“Experiencing” God


We often think of “experience” in a positive way, that is, that when we say, “I want to experience God” we think almost exclusively in terms of joy, happiness, pleasure and contentment. But I believe that this is such dangerous terminology and mode of thinking about how one is to experience God that it causes an unreasonable kind of despair that many would be rid of if they understood what an “experience” of God is. I say it causes and “unreasonable kind” because I do believe that there is a reasonable kind of despair that Christians are to experience, but this will be shown as I elaborate.

What happens is that Christians draw up the notion in their mind is that if they do such and such practices that it will ensure such and such results. For instance, if I “pray and read my bible” then they will begin having “positive experiences”. But this is not necessarily what the scriptures teach. Praying and reading your bible do ensure what kind of person you will be, but they do not always ensure the kind of experience that you will have, though they tend towards those results.

Christians often limit the kind of experience that they want to have from God. They set parameters on what they think God should give them. In fact, they go so far as to think if God gives such a kind of experience, namely, despair and trouble, that he surely is not there. But this is entirely inconsistent with the picture that is often painted of those who encounter and experience God.

Job, Isaiah, Ezekiel, Peter, Paul – all these men had terrible encounters with God. Just listen to what they say concerning their experience:

Job 42:5-6 states “I have heard of you by the hearing of the ear; but now my eyes see you; therefore I retract; and I repent in dust and ashes

Isaiah 6:5 “And I said: “Woe is me! For I am lost… for my eyes have seen the King, the Lord of hosts!

Ezekiel 1:28 “Such was the appearance of the likeness of the glory of the Lord. And when I saw it, I fell on my face,

Peter in Luke 5:8 “But when Simon Peter saw that, he fell down at Jesus’ feet saying ‘Go away from me Lord, for I am a sinful man, O Lord!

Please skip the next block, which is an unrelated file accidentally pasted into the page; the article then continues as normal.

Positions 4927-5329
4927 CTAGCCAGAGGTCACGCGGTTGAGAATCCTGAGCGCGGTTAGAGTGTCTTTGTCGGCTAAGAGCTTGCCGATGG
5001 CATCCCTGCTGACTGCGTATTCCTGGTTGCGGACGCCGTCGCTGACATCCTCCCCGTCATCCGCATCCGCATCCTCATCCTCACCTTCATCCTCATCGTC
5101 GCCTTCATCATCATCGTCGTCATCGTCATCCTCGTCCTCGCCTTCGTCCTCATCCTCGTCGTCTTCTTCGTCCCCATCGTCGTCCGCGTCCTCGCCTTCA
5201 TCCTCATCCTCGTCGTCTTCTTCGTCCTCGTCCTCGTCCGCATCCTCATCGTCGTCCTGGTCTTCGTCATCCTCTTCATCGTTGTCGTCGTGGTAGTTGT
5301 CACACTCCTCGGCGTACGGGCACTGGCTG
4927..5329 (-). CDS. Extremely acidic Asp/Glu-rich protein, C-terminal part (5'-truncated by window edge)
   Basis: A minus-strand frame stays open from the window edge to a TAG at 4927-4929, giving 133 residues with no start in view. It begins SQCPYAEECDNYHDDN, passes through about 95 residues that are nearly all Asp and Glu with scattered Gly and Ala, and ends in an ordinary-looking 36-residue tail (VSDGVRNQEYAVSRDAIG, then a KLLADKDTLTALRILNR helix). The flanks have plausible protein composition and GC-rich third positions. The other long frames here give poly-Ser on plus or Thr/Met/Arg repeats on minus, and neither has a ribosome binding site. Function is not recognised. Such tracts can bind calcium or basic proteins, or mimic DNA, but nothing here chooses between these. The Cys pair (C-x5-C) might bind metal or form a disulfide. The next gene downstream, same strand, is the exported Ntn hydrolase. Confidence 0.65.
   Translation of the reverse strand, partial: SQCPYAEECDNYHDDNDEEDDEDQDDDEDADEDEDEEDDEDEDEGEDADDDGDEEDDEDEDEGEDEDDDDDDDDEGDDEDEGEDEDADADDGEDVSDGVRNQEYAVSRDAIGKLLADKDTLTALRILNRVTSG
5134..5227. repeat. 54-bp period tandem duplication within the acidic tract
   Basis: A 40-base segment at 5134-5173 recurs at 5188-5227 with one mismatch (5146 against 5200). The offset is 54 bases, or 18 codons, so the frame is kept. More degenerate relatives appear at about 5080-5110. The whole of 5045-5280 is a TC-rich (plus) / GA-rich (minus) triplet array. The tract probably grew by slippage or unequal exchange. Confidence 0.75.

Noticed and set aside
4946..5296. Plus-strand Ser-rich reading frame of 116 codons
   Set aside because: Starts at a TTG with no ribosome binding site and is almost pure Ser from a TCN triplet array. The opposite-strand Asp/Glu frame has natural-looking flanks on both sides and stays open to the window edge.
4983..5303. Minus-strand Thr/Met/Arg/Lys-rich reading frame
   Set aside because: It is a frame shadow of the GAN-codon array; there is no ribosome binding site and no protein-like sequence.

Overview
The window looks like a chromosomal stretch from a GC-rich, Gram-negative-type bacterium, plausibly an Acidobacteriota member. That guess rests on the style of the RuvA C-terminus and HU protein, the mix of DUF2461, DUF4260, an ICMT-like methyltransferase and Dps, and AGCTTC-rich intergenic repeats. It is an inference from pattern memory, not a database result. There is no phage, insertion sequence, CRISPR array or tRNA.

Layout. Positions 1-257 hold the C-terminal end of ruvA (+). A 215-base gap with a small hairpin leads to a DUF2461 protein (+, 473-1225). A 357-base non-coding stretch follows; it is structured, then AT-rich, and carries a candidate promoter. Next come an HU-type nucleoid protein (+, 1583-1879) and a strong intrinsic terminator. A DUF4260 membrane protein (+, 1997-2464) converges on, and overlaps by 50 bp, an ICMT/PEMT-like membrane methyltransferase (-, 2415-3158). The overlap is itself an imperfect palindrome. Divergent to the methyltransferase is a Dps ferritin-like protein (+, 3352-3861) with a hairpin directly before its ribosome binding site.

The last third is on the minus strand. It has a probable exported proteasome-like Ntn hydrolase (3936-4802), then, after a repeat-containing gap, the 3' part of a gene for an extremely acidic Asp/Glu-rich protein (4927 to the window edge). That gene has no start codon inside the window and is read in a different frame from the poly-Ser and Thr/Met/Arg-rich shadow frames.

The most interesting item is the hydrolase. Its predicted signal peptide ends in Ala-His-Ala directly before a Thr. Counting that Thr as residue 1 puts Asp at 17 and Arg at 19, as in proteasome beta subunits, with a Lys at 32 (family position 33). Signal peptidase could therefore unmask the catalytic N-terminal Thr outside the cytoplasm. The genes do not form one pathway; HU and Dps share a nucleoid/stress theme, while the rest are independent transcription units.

Paul in Acts 9:3-4 “as he went on his way, he approached Damascus, and suddenly a light from heaven flashed around him. And falling to the ground he heard a voice saying to him, “Saul, Saul, why are you persecuting me?

These are examples that help us see that there is more to experiencing God than simply sitting in an armchair and having an epiphany about his love and feeling good for the rest of your life. That does happen and God grants moments like that. But an experience of God is not always pleasurable. Peter asked Jesus to leave him alone. That’s what happens when someone truly experiences the holy God. In fact, I would suggest that person who experiences a deep amount of despair has come much closer to God that a person who has only experienced pleasure and happiness.

When we think of “experiencing God” we must be very cautious in what we think consists in that “experience”. If we limit God to only giving us pleasurable and enjoyable experiences, then in fact, i fear, you will never experience God, but only your own projection of God. But if you allow God to determine what an experience of him looks like, then terror, despair, and trembling fear must be in your categories of experience. It is when you have treaded down into the depths of your soul and seen the filth that remains there and seen the terror of God’s majestic holiness against you that you will ever learn to experience the tremendous love that extends from God’s hand down to a vile and dirty sinner as yourself. And that is the experience that we must come to expect and hope that the Lord gives to us.

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